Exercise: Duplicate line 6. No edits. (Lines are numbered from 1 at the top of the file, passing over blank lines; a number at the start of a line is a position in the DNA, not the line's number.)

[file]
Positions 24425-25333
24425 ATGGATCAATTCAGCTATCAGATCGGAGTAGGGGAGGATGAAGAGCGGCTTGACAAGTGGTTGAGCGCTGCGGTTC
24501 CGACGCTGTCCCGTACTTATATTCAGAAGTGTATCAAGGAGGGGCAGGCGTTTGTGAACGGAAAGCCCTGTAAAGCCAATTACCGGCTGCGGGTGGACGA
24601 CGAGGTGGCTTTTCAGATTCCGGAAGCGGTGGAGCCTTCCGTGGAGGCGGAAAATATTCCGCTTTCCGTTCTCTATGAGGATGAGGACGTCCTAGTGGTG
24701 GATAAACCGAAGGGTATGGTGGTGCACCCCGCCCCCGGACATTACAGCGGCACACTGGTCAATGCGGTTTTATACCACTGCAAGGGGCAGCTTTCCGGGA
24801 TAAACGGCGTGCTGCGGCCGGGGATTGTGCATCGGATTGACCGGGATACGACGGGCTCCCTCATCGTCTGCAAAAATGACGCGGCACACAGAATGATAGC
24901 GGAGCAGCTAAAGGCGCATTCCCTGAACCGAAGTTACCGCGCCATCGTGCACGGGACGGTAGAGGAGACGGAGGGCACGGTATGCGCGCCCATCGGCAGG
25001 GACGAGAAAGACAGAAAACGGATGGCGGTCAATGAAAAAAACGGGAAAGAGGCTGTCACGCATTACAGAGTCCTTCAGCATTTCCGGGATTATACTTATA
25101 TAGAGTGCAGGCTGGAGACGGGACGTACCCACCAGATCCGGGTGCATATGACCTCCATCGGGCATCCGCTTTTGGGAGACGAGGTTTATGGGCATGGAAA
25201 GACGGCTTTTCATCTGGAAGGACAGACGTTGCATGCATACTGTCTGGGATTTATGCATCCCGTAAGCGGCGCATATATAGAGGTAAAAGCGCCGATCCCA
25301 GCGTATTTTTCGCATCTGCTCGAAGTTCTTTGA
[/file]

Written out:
24801 TAAACGGCGTGCTGCGGCCGGGGATTGTGCATCGGATTGACCGGGATACGACGGGCTCCCTCATCGTCTGCAAAAATGACGCGGCACACAGAATGATAGC